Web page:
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        10-01 Understanding genotype-phenotype relationships using the Brain Resource International Database: Implications for psychiatric conditions
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        10-01 Understanding genotype-phenotype relationships using the Brain Resource International Database: Implications for psychiatric conditions
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Background:

Psychiatric disorders are characterized by breakdowns in higher brain functions (eg, memory, attention, emotion), which have a substantial genetic component. Elucidating the relationship between genetic variation and brain function variation is an important step in understanding the dispositions to psychiatric disorder. Some functional polymorphisms that have consequences for aspects of brain function will be described. These include the Val66Met substitution in brain-derived neurotrophic factor, the Val108/ 158Met substitution in catechol-O-methyl transferase, the ε2/3/4 polymorphism in apolipoprotein E, the serotonin transporter promoter deletion polymorphism and a variable number tandem repeat (VNTR) polymorphism that alters expression of monoamine oxidase A (MAOA).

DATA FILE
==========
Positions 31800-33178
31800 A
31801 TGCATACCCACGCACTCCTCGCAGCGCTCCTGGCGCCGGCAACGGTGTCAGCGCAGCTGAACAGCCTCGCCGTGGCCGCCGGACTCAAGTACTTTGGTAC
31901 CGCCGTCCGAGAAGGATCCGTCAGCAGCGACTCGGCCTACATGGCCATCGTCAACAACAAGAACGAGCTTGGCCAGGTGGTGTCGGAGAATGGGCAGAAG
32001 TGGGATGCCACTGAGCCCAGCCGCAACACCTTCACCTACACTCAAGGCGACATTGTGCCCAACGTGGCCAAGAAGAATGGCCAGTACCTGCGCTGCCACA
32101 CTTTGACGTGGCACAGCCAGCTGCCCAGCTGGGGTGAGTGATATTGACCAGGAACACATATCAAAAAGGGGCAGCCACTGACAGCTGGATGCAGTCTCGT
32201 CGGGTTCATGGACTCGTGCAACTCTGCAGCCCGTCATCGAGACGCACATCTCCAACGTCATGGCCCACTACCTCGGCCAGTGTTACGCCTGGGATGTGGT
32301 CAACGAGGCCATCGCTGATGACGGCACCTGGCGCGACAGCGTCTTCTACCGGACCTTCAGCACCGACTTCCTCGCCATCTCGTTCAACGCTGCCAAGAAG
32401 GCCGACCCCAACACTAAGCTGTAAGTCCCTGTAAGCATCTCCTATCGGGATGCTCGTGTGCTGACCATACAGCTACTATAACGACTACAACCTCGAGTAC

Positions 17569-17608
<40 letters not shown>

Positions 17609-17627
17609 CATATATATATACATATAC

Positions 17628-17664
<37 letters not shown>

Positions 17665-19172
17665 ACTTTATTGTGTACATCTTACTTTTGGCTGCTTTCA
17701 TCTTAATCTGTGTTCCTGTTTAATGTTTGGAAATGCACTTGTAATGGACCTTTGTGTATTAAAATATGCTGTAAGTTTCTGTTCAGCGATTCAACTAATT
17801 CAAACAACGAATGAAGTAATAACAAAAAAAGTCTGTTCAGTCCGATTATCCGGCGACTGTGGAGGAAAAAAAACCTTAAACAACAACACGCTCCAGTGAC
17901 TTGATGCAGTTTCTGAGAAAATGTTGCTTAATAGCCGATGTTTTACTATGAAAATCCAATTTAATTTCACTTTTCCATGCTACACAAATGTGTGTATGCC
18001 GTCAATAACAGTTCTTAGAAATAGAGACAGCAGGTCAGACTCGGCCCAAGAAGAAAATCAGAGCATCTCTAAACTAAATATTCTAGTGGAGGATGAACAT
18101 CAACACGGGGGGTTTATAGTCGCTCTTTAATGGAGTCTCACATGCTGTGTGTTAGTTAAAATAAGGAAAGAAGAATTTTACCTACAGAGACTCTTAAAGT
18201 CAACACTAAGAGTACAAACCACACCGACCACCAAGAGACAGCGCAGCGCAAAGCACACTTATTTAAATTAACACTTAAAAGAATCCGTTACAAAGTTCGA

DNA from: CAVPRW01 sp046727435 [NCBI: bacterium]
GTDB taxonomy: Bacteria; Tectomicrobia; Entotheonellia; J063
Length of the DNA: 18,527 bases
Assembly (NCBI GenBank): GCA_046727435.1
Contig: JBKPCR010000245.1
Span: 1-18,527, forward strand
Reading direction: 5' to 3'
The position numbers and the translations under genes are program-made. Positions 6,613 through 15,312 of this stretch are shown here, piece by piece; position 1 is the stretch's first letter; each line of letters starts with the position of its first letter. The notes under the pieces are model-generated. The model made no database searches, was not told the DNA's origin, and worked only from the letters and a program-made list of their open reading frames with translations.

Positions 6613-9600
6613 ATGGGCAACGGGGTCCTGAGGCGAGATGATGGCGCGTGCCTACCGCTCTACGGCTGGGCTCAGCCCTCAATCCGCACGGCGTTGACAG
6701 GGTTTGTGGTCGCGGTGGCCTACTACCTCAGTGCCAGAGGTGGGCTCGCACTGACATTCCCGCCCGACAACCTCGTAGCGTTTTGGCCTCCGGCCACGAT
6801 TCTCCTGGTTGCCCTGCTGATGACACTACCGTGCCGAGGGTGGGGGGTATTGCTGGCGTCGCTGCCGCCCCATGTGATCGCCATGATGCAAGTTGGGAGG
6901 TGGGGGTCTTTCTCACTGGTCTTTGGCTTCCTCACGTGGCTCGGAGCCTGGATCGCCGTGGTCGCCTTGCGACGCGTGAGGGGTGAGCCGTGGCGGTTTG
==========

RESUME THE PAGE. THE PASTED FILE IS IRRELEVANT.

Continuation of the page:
Methods:

We are investigating these variants using the Brain Resource International Database (BRID), a standardized and integrated database of brain function from healthy volunteers and targeted clinical groups. Data collected include neuropsychological and DASS-NEO test scores, cognition and emotion event-related potentials, autonomic measures, and structural and functional magnetic resonance imaging.

Results:

This approach is illustrated by our investigation of the MAOA VNTR polymorphism in 312 BRID participants. We detected subtle deficits in information processing and vigilance in people bearing the low-expressing genotype. Men with the ‘low’ genotype exhibited additional deficits in executive function.

Conclusions:

Study of the genetic contributors to variation in normal brain function will provide insight into normal neurological processes and have direct relevance to our understanding of such disorders as depression, anxiety and Alzheimer's disease. Because the consequences of individual polymorphisms are generally subtle, an integrative approach that allows for large cohorts is essential to assess their effects.